Persea americana!! Marked as invasive by:CABI Invasive Species Compendium,Global Register of Introduced and Invasive Species

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In view of the fact that some tree species are invasive, the world Agroforestry Center (ICRAF) has put in place a policy document on Invasive Alien Species, currently under draft available at Here.

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100 of the World's worst Invasive and Alien Species.




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Fruits
© AFT team
Fruit cluster
© Trade winds fruit
Foliage
© Trade winds fruit
Near ripe fruit
© Trade winds fruit
Inflorescence
© Trade winds fruit
Fruits of different cultivars
© Dan Skean, Jr., July 1983
Fruit and foliage
© Fagg, M. ANBG Photo No.: a.12211

Local names:
Amharic (avocado), Burmese (kyese,htaw bat), Creole (zaboka), English (butter fruit,avocado,avocado-pear,alligator pear), Filipino (avocado), French (avocat,avocatier,zaboka,zabelbok), German (Alligatorbirne,Avocadobirne), Indonesian (avokad,adpukat), Kh

Persea americana is a medium to large tree, 9-20 m in height. The avocado is classified as an evergreen, although some varieties lose their leaves for a short time before flowering. The tree canopy ranges from low, dense and symmetrical to upright and asymmetrical. 

Leaves are 7-41 cm in length and variable in shape (elliptic, oval, lanceolate). They are often pubescent and reddish when young, becoming smooth, leathery, and dark green when mature.

Flowers are yellowish green, and 1-1.3 cm in diameter. The many-flowered inflorescences are borne in a pseudo-terminal position. The central axis of the inflorescence terminates in a shoot. 

The fruit is a berry, consisting of a single large seed, surrounded by a buttery pulp. It contains 3-30% oil (Florida varieties range from 3-15%). The skin is variable in thickness and texture. Fruit colour at maturity is green, black, purple or reddish, depending on variety. Fruit shape ranges from spherical to pyriform, and weigh up to 2.3 kg.

Ecology

West Indian and some hybrid varieties are best adapted to a lowland tropical climate and relatively frost-free areas of the subtropics. Mexican varieties are more cold tolerant and not well adapted to lowland tropical conditions. Guatemalan x Mexican hybrids are generally more cold tolerant than West Indian x Guatemalan hybrid varieties. Some of the more cold-tolerant varieties in Florida include 'Brogdon', 'Gainesville', 'Mexicola', and 'Winter Mexican'. However, it may be difficult to find plants of these varieties. Moderately cold-tolerant types include 'Tonnage', 'Choquette', 'Hall', 'Lula', 'Taylor', 'Monroe', and 'Brookslate'. Varieties with little cold-tolerance include 'Simmonds', 'Pollock', 'Dupuis', 'Nadir', 'Hardee' and 'Waldin'.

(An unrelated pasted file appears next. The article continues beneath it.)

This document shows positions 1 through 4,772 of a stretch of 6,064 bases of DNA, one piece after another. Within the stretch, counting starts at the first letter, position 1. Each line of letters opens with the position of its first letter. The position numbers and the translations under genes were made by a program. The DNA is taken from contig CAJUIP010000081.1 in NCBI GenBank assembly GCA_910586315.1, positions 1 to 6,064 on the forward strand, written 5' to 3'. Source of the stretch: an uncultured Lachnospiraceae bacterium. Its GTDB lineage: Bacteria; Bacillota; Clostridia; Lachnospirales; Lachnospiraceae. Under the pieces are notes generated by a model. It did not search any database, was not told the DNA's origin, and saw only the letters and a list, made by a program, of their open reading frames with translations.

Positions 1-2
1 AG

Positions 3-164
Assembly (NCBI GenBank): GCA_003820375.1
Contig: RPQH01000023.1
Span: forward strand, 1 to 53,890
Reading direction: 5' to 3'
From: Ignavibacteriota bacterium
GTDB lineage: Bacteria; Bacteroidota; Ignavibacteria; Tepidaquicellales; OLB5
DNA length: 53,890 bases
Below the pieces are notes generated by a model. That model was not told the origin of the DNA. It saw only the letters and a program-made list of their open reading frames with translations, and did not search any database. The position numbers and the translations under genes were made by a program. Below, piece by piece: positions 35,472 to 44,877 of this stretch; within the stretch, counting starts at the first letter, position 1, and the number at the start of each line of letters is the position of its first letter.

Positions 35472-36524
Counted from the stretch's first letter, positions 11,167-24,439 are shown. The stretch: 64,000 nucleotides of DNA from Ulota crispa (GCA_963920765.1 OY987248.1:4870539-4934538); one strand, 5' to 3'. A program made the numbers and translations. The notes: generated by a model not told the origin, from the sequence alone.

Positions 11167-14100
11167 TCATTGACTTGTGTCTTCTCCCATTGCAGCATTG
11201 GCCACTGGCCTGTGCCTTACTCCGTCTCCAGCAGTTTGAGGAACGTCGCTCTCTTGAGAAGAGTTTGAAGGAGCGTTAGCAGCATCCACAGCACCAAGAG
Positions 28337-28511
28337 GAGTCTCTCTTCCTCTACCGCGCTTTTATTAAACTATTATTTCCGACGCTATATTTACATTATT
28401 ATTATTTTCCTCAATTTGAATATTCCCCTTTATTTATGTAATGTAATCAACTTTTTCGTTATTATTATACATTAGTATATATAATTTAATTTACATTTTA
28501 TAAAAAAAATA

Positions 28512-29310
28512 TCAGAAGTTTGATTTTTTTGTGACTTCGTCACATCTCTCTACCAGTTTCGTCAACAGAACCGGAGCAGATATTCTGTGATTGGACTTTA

Native range
Antigua and Barbuda, Barbados, Cuba, Dominica, Dominican Republic, Grenada, Guatemala, Honduras, Jamaica, Puerto Rico, St Lucia, St Vincent and the Grenadines, Trinidad and Tobago, United States of America, Virgin Islands (US)

Tree management

Planting distances depend on soil type and fertility, current technology, and economic factors. In commercial groves, trees are planted from 5-7 m in rows and 7-9 m between rows. Pruning during the first 2 years encourages lateral growth and multiple framework branching. Commercially, after several years of production it is desirable to occasionally reduce canopy width of the trees to 5-6 m, to reduce spraying and harvesting costs and reduce storm damage. Severe topping and hedging do not injure trees. Planned tree removal is an option that should be seriously considered for commercial plantings. 
An avocado tree grown for its fruit production should either be from budded or grafted trees that will produce fruit within 2 or 3 years as compared to the 8-10 or more years required of seedling avocados. The fruit does not generally ripen until it falls or is picked from the tree. Strong winds or a heavy crop easily breaks limbs.

The seeds are recalcitrant; lowest safe mc is 57% mc for slow-drying, 57.4% mc for rapid drying; are only viable for 2-3 weeks after removal of the fruits. Storage is however possible in using several methods such as, 8 months in dry peat at 5 deg. C provided they are not permitted to dry out, or for several months by dusting seeds with copper fungicide and storing in damp sawdust or peat in airtight bags at 4-5 deg. C. A germination percentage of 53-75% was observed after 1 year in moist storage and fungicide at 4.4 deg. C.